Emotet Malspam attack: learn what it is and how to protect yourself

Emotet malspam

30 November 2020, by

These last months, our lives have been severely affected due to the pandemic. Many changes have also occurred because of the  new working models. Larger and smaller organisations shift to full or part time remote work models. Within this context, there is a breeding ground for more Emotet malspam attacks. According to ESET, a well-known cyber security company conducted a global survey from July to October: Greece ranks first in this specific attack via Emotet with 17.7%, followed by Japan and Lithuania.

But what is Emotet malspam and what does it aim to do?

Emotet is a virus software that was first detected in 2014. Its latest versions work mainly as a Trojan horse that spreads via email. The attack works as follows: sent messages and contacts get intercepted by mail accounts that are violated. Then the virus, in a method called “conversation hijacking”, spreads itself further by sending to the intercepted contacts messages where an attached file has been swapped with an infected one.

These emails are being sent using a botnet, i.e. a compromised computer and someone else’s email account. So the recipient receives a message from a familiar contact with content that also seems familiar. It’s easy to fall into the trap of opening the attachment received and continue spreading  the virus software.

The Trojan horse is hidden in the attached file that accompanies the message, or in a malicious script or link. This activates macros that install malware on the user’s computer, which is used to intercept passwords, bank cards or even remotely control the computer. In Greece, as we have already mentioned, there has been an extensive number of this type of attack, leading to a relevant announcement from the prosecution of cybercrime.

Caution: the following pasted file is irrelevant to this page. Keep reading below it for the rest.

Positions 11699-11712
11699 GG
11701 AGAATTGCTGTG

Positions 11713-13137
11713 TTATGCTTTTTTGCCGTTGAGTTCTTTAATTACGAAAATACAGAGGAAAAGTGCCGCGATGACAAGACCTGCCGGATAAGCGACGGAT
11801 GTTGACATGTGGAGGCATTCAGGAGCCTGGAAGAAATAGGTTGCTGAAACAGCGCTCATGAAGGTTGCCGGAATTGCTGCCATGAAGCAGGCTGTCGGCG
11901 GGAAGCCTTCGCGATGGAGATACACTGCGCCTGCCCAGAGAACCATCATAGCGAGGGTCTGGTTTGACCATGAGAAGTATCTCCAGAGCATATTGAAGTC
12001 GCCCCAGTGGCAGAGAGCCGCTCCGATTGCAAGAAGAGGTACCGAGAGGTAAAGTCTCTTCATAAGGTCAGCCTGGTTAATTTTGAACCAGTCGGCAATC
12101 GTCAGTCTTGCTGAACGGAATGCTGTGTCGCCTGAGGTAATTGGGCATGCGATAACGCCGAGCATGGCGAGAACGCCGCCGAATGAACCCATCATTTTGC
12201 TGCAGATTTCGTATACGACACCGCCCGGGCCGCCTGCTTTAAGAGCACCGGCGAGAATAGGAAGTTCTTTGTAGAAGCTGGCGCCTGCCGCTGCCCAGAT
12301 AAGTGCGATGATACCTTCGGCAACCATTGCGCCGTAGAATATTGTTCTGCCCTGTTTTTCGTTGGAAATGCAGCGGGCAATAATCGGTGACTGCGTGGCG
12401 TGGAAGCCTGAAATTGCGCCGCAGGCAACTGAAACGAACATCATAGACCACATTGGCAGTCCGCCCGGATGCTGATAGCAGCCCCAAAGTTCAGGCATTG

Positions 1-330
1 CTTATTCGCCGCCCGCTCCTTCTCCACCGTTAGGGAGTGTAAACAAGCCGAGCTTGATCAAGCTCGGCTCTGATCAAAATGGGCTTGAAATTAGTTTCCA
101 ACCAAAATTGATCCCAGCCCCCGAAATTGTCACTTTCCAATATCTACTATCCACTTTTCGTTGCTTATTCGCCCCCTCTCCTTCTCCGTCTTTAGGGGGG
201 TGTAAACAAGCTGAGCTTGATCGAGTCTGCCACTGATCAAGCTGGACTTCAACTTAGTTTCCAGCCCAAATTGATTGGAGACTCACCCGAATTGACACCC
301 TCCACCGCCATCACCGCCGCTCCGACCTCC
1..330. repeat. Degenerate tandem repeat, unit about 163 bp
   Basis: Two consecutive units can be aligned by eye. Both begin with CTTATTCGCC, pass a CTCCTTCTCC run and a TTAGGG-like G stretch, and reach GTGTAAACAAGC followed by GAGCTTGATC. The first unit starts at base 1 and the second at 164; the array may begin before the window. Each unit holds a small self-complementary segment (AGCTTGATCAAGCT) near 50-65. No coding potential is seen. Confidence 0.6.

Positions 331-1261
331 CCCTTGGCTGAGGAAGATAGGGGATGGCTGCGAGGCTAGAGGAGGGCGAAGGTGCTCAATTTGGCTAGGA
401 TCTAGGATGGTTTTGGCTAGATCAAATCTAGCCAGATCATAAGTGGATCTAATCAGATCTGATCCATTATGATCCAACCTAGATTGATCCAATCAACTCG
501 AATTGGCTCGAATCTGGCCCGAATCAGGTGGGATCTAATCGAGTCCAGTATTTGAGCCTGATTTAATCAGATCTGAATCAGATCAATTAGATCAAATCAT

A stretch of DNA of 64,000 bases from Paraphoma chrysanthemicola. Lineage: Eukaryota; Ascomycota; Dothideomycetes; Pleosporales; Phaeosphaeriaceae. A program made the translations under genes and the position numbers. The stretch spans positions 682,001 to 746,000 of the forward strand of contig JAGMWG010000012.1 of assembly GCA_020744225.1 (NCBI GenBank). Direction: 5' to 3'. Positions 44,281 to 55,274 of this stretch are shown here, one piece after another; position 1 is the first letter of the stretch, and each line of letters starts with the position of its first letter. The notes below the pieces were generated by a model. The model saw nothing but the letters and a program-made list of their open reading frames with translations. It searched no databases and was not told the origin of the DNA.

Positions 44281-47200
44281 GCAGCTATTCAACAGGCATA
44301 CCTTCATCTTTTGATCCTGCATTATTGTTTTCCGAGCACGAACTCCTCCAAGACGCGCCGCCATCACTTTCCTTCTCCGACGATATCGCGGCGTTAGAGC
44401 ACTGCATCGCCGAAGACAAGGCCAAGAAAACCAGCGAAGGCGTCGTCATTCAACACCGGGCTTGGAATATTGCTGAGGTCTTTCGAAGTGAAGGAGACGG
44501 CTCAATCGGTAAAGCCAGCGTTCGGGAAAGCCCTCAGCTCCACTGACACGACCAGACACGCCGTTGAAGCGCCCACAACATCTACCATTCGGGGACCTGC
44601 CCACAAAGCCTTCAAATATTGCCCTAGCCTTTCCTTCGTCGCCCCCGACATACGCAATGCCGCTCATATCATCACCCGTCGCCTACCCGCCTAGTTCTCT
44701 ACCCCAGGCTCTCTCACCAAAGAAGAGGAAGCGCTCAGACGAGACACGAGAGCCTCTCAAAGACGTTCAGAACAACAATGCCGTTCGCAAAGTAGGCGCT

What measures should be taken?

The Emotet malspam attack is well designed. The email filters fail to detect the malicious code, as in terms of reliability and basic checks performed by a mail server (dkim, spf, dmarc) there is no problem detected. In addition, the message content does not contain characters or phrases that activate spam prevention rules, so it is quite impossible to limit it at a more central level. The most important actions to protect users are the following:

  • Getting informed is the alpha and omega. The power of the attack comes from its ability to spread by unsuspected users who download malware to their computer. Practically, they recycle the attacks. You should not open links or files of dubious content and it is advisable to either delete (without opening) or inform the company’s IT.
  • Follow basic security tips to protect your emails. If you find repeated Emotet attacks on your email from specific users you can block them with the following filters:
    In case you use Horde -> Preferences -> Filters.
    In case you use Roundcube -> Preferences -> Filters.
  • Check if the sender’s real email is the same as the name displayed on the email received.
  • Since these attacks mainly targeted the Windows operating system and get triggered by running macros, an updated malware protection software will protect the final user and limit the virus spreading. Also, for extra protection you could disable the execution of macros in applications that open .doc and .pdf files.
  • Keep your operating system up to date with all the latest security updates.
  • If a user keeps receiving recurring emails from previous communications they should email the users involved. Both sides should thoroughly check their computers, since one or more have definitely been infected.
  • Check this useful website with which you can check if your email was or is a victim of this attack is the following.






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